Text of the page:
H.T. Dickinson comments that ‘The American Revolution was the first great modern revolution and it has arguably been the most permanent, successful and widely admired’. The results of this major event led to ‘the oldest surviving written constitution in the world’, and ‘a remarkably successful liberal regime’ that contrasted with the established political systems of eighteenth-century Europe. Unsurprisingly such an influential event has received attention from generations of American scholars and historians. However, not as many historians have explored the British perspective on what was memorably termed by Thomas Paine ‘The American Crisis’. Britain was far from united in supporting the war with the American colonies – and indeed, for some political commentators, the story of the Mayflower provided a historical justification for American secession.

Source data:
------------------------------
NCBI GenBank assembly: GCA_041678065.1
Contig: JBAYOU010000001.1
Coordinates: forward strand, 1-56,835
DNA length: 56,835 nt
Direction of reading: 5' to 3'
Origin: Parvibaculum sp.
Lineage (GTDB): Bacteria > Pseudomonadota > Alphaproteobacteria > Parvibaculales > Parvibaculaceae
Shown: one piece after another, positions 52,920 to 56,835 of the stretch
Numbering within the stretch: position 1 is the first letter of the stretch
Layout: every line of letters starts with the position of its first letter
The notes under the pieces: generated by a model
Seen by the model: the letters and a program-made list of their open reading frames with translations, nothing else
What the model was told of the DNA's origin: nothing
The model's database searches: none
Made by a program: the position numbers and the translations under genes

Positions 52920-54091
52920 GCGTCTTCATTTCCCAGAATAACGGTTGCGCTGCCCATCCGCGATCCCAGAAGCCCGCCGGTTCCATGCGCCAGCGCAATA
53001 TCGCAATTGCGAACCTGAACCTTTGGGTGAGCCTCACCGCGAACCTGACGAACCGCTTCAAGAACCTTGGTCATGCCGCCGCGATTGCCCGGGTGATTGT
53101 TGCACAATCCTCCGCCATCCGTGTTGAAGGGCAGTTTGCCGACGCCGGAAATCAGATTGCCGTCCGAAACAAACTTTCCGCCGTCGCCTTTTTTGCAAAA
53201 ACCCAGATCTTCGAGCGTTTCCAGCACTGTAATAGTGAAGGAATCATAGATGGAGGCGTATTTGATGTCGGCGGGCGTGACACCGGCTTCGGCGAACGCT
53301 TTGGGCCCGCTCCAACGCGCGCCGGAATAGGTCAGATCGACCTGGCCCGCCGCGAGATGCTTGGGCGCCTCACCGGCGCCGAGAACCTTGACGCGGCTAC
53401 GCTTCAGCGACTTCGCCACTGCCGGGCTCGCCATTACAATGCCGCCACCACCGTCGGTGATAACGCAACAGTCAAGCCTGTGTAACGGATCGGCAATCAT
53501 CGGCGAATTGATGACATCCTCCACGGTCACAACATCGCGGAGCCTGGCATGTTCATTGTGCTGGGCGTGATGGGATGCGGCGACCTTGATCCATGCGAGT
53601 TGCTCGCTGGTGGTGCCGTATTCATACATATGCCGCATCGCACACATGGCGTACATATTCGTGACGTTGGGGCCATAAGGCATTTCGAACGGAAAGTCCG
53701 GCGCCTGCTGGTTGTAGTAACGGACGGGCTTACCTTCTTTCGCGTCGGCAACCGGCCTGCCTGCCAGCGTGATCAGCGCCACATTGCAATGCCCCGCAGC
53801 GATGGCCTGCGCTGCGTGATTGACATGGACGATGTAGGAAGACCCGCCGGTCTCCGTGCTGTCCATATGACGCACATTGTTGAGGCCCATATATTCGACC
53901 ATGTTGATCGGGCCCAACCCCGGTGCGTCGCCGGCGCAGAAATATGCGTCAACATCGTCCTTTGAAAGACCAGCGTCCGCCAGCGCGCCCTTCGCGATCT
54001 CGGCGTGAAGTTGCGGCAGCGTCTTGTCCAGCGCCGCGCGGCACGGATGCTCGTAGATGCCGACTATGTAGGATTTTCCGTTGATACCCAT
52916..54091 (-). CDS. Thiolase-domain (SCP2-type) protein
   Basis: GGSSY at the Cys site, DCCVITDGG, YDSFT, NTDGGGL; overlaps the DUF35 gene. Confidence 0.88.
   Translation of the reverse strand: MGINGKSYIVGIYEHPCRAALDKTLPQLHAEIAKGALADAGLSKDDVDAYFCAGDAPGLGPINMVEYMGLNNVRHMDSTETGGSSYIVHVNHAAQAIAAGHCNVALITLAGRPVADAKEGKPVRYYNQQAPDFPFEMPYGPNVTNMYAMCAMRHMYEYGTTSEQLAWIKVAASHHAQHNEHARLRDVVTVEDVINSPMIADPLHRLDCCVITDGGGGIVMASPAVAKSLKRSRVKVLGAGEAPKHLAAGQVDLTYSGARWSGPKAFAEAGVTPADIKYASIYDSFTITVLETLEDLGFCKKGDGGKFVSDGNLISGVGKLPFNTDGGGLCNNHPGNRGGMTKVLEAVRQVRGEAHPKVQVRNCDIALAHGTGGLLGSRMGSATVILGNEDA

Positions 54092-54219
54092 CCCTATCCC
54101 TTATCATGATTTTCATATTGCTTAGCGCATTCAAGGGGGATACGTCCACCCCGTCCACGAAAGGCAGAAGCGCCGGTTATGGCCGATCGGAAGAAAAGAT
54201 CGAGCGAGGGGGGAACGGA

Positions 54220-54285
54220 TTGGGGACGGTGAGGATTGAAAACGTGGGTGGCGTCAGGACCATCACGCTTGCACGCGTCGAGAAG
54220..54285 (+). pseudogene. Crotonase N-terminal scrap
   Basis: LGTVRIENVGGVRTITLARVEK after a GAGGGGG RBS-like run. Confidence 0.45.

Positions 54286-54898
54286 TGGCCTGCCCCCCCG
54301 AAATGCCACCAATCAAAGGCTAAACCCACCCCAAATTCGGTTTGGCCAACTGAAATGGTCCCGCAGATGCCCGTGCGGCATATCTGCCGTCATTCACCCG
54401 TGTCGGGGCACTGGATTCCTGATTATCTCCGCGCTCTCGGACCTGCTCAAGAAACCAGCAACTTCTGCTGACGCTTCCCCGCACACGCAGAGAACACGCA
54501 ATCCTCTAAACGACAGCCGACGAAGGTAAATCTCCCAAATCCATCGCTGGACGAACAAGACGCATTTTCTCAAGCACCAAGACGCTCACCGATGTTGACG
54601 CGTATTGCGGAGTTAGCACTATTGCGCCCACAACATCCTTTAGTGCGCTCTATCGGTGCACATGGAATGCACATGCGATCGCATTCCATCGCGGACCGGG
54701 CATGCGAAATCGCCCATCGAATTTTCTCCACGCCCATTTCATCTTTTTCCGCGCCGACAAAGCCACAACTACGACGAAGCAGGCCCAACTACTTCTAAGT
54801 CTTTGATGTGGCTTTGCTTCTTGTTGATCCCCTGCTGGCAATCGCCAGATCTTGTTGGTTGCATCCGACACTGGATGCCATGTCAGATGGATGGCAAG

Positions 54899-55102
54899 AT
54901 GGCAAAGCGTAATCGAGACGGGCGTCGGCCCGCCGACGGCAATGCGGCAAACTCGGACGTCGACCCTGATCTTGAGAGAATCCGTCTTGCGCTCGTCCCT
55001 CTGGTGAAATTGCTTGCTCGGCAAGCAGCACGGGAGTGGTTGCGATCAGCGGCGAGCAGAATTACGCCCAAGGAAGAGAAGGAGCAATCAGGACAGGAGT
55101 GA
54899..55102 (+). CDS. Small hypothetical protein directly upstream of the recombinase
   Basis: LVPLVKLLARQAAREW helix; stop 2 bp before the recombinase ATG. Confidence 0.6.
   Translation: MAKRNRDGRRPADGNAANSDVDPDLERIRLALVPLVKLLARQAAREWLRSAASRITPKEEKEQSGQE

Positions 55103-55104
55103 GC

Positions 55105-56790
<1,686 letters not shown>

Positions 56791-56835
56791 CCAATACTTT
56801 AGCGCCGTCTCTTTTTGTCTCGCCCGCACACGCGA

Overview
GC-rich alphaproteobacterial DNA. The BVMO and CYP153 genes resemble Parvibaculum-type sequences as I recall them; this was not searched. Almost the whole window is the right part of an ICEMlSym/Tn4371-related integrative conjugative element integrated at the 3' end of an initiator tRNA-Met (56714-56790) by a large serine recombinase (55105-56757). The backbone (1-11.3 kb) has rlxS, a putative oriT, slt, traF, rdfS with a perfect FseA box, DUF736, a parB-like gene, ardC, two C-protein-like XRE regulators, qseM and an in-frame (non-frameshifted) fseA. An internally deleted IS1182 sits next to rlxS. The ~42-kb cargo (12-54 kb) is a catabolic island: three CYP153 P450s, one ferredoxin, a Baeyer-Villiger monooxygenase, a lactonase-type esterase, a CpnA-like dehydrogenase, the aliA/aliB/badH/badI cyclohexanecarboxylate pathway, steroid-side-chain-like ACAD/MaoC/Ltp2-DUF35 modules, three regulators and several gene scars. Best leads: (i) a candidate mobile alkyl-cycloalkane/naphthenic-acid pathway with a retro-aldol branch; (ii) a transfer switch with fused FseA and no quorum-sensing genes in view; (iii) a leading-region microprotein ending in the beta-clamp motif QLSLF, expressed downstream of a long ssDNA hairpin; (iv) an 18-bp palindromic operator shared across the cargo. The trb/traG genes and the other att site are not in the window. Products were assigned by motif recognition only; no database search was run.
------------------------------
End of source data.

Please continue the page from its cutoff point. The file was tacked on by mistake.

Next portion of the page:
The American Crisis and Radical Pilgrims
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